Permafrost Carbon Flux: Much More Dangerous Than it Sounds

By July 4, 2011 February 16th, 2013 Permafrost

Permafrost in the Arctic is melting fast. This paper by scientists from the National Snow and Ice Data Center and NOAA published a paper in February has some wild news. Where was the media in February? You know the sensationalistic alarmist ones? Me thinks that Murdoch has been talking to them, he owns many of them you know. If he did not, they would have been on this story like a duck on a June bug. BTW, we had our first June bugs in March  in Austin this year. Another sensational piece of news that the media missed.

The National Snow and Ice Data Center says that Arctic sea ice set a record low in July. The North Pole was 11 to 14 degrees warmer than normal, north of Russia it was 5 to 9 degrees warmer than normal. Only over the Kara Sea, a small area of the Arctic Ocean, between Novaya Zemlya and eastern Siberia the temp was 4 to 9 degrees below normal.

Dr. Schaefer and his colleagues have found that an astonishing amount of carbon will be released from permafrost in the next 190 years. “The amount of carbon released is equivalent to half the amount of carbon that has been released into the atmosphere since the dawn of the industrial age,” said NSIDC scientist Kevin Schaefer. “That is a lot of carbon.” The NSIDC press release says that between 29–59 percent of the permafrost will disappear by 2200. This permafrost took tens of thousands of years to form, but will melt in less than 200. The rate of greenhouse gas release right now is extremely fast as can be seen by the really steep part of the curve. The authors say that by 2020 the release will completely cancel out the Arctic carbon sink and half of the rest of the global land sink.

There is widespread permafrost degradation across the northern hemisphere with permafrost at depths up to 65 feet warming by 4 to 5 degrees F. This is a big deal.

Now the bad news. These scientists use the A1B scenario to evaluate this potential huge increase in greenhouse gases. The A1B scenario of course is the middle of the road scenario. We are currently on the path of the worst-case scenario of greenhouse gas emissions. Dr. Schafer did tell me that for the Fifth IPCC report, due out in 2013, they would be evaluating the worst-case scenario for permafrost melt greenhouse gas release. And of course there is always more bad news. Dr. Schaefer also said their analysis also assumed that most of the greenhouse gases emitted by the melting permafrost would be carbon dioxide when in reality half or more would most  likely be methane. Methane, for a long time, has been understood to warm 25 times more than CO2, but the latest science says that methane has the potential to warm 32 times more than CO2.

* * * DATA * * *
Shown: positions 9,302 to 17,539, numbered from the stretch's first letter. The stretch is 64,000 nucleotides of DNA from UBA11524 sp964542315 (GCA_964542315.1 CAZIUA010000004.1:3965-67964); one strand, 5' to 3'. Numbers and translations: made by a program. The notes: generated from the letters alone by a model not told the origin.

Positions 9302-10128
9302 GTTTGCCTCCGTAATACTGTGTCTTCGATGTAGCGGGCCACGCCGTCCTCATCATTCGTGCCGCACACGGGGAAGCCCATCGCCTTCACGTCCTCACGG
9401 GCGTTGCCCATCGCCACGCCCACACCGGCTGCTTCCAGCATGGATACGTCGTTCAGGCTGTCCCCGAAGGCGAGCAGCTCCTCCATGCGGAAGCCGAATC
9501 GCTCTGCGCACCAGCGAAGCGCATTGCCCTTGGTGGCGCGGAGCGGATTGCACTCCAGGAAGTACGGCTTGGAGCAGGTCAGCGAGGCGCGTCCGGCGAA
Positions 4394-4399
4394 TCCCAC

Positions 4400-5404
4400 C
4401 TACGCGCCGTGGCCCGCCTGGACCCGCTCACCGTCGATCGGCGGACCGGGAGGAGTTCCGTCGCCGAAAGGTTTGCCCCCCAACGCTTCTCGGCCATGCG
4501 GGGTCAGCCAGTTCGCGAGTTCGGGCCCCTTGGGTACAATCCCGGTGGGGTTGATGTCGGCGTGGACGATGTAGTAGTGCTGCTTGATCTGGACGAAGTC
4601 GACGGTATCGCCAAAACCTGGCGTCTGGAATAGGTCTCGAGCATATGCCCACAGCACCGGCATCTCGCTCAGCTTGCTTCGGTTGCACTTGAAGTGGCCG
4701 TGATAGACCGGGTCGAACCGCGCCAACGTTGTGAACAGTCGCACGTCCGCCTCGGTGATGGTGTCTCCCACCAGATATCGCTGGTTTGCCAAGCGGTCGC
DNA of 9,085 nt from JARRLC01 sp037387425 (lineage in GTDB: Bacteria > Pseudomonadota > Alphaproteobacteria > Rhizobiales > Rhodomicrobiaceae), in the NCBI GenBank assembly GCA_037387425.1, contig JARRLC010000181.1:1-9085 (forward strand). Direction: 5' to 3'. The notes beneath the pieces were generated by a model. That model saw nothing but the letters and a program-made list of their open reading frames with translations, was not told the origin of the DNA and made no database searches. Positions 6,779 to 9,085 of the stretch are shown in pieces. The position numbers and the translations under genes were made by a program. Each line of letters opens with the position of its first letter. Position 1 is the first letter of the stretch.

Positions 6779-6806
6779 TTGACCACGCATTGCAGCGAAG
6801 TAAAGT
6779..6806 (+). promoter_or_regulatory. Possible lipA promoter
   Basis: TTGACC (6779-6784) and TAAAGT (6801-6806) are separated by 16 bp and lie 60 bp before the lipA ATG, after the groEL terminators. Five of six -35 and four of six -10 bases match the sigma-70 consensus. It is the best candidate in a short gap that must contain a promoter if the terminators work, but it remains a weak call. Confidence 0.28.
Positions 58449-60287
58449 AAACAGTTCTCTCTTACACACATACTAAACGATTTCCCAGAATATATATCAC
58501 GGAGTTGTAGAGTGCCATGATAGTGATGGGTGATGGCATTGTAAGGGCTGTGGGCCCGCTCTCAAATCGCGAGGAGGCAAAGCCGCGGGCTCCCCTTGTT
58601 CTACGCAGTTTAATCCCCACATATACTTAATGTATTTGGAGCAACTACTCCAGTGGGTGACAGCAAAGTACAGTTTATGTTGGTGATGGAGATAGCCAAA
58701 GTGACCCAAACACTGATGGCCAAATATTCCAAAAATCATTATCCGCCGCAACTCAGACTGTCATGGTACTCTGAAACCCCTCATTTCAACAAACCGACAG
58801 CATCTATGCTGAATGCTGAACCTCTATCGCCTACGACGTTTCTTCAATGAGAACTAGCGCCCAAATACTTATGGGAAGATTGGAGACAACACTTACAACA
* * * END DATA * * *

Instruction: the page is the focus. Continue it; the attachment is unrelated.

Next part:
From NSIDC:  "Permafrost covers 25 percent of the ground in the Northern Hemisphere, mostly above the Arctic Circle. Permafrost is ground that has stayed frozen for at least two years in a row, and often for many hundreds or even thousands of years. Harder to monitor than snow and ice on the surface, it also hides many secrets. The permafrost contains a large amount of vegetation, primarily partially decayed plant roots, that has remained frozen in a thick layer near the surface since the last ice age. Locked in this layer are some 1,672 gigatons of carbon from the decayed vegetation, more than twice the amount of carbon currently in the atmosphere. Like broccoli in the freezer, it is stable as long as it remains frozen, but when removed from the freezer, will quickly thaw and break down. Scientists have long been watching and measuring permafrost, which is difficult because of its extent and remoteness. Satellites do not easily detect frozen ground, so laborious field studies have been used to study and inventory permafrost. Scientists do not expect permafrost to thaw steadily, but instead to thaw and periodically refreeze, making it harder to plot out how it would release its carbon over time. Based on what they had learned about permafrost thawing, Schaefer and team were able to set up a computer model that combined temperature trends and other data to estimate how permafrost would thaw and release carbon in the future. The study concluded that one- to two-thirds of Earth’s permafrost will disappear by the year 2200, releasing an amount of carbon equivalent to half the amount of carbon that has been released into the atmosphere since the dawn of the industrial age. Even at the lower end of the estimates, the amount of carbon released is expected to produce significant additional atmospheric warming. While not good news for the Earth, this knowledge helps more accurately gauge where global climate is headed." Schaefer, K., T. Zhang, L. Bruhwiler, A. P. Barrett. 2011. Amount and timing of permafrost carbon release in response to climate warming. Tellus, doi:10.1111/j.1600-0889.2011.00527.x

Schaefer et. al., Amount and timing of permafrost carbon release in response to climate warming, Tellus B, 63: 165–180.

Press Release:

Climate Progress:

Image courtesy Dr. Kevin Schaefer, National Snow and Ice Data Center